Public Release:  Aqueous two-phase systems enable multiplexing of homogeneous immunoassays

World Scientific

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IMAGE: Multiphase polymer systems are used to confine unique antibody-conjugated beads that bind with high sensitivity and specificity to plasma protein biomarkers, eliciting amplified luminescent signals. The signal intensity from the... view more

Credit: TECHNOLOGY

A new protein biomarker test platform developed by researchers at the University of Michigan and Indiana University promises to improve diagnostic testing. The test can accurately and simultaneously measure multiple proteins that indicate the presence of diseases like graft-versus-host disease (bone marrow transplant rejection) in only two hours, no washing steps, and using only a minute volume of blood plasma. A report on this new technology can be found online in the journal TECHNOLOGY.

The protein test uses a micropatterning method developed in Shuichi Takayama's Micro/Nano/Molecular Biotechnology Lab. "Just as oil and water remain immiscible, we use two aqueous solutions that do not mix with each other," said Dr. Takayama, Professor of Biomedical Engineering and Macromolecular Science and Engineering. "Interestingly, these solutions can be patterned into arrays, whereas standard no-wash protein test reagents normally just mix together in solution. This novel capability makes it possible, for the first time, to measure multiple diagnostic proteins at a time in a no-wash format test."

To perform the assay, a few microliters of blood plasma is mixed with poly(ethylene glycol) and added to a microwell in a custom 384-well microplate. Next, microdroplets of dextran, containing complimentary pairs of antibody-beads, are dispensed into microbasins within the sample well. During a two-hour incubation, target plasma protein biomarkers diffuse from the poly(ethylene glycol) phase to the dextran droplets and become sandwiched by the antibody beads. The microplate is then read on a commercially available plate reader.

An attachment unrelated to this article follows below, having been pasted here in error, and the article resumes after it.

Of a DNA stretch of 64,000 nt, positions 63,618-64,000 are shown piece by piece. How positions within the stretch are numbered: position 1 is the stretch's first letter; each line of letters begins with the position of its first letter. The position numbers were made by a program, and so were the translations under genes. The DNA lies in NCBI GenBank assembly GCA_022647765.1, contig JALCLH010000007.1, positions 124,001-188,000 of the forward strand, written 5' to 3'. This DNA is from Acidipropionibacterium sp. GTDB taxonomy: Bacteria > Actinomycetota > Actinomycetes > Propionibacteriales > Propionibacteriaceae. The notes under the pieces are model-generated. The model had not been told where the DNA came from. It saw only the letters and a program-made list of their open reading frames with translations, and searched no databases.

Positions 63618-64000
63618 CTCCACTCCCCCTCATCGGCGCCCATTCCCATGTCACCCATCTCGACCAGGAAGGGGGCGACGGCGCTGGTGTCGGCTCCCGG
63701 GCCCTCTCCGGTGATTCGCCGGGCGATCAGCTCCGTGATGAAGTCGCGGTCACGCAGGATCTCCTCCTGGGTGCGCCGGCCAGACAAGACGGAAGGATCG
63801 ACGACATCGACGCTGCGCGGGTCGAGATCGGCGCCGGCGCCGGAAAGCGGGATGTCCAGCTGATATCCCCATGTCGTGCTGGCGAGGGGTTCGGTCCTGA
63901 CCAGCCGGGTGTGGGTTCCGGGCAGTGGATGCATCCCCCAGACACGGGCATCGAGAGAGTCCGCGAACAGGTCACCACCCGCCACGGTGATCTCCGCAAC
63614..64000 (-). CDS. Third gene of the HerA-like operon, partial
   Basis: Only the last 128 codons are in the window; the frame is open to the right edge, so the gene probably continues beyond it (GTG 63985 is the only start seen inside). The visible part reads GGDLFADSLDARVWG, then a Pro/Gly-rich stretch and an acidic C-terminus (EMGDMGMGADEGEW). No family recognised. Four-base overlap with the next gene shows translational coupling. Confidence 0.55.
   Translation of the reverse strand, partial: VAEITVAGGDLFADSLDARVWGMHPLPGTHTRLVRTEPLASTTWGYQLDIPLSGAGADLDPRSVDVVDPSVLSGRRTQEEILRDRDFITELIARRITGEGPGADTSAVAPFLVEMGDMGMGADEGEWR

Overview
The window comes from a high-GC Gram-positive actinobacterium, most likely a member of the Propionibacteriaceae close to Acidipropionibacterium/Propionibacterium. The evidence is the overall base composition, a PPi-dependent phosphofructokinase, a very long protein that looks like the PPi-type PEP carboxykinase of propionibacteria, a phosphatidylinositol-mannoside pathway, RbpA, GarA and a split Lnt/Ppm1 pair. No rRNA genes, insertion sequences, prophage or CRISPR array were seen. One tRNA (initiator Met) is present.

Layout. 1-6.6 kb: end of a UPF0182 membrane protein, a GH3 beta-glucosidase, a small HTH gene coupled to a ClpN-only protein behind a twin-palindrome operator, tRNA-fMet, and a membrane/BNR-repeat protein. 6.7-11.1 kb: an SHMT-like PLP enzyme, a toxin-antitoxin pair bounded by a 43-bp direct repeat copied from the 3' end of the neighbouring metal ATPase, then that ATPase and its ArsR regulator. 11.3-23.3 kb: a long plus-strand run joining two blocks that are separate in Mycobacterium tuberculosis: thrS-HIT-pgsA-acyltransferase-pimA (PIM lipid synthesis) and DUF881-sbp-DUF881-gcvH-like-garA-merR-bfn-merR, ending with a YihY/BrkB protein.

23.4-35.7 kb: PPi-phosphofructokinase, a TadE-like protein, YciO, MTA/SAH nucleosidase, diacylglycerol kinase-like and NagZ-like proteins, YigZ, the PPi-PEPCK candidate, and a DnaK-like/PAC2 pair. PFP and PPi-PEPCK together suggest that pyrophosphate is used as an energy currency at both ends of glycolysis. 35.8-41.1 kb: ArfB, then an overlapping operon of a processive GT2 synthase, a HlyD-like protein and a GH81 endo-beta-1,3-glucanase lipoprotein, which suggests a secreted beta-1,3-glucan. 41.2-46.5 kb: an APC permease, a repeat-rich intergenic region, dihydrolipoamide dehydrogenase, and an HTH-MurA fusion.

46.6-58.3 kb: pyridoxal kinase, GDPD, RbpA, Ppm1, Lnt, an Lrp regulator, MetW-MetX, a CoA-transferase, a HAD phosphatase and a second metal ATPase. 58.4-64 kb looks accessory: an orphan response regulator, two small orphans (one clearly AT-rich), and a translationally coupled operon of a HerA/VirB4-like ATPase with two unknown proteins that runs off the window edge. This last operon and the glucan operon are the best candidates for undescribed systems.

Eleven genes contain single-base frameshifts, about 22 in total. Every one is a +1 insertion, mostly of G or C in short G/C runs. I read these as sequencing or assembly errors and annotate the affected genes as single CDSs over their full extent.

The team demonstrated the effectiveness of their bioassay by measuring protein biomarkers from cytokine-stimulated cells, as well as from the plasma of bone marrow transplant patients. Detecting levels of proinflammatory cytokines and chemokines in blood plasma can be crucial in the diagnosis of graft-versus-host disease (GVHD) - the leading cause of death among allogeneic bone marrow transplant patients.

"We envision that our user-friendly and highly accurate platform will be widely used by academic and clinical researchers for diagnostics as well as other applications," said Arlyne Simon, Ph.D., the lead author on this publication. "To ease the adoption of our technology into research and clinical labs, we designed custom microplates that can be analyzed by commercially available plate readers."

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Additional coauthors of the TECHNOLOGY paper are John P. Frampton, Nien-Tsu Huang, Katsuo Kurabayashi and Sophie Paczesny. This research was funded by the Coulter Translational Research Grant from the University of Michigan, the National Science Foundation, Amy Strelzer Manasevit Research Program, the Defense Threat Reduction Agency and Space and Naval Warfare Command Pacific.

Corresponding author for this study in TECHNOLOGY is Arlyne Simon, arlynes@umich.edu. The study can be read at the following URL: http://www.worldscientific.com/doi/abs/10.1142/S2339547814500150

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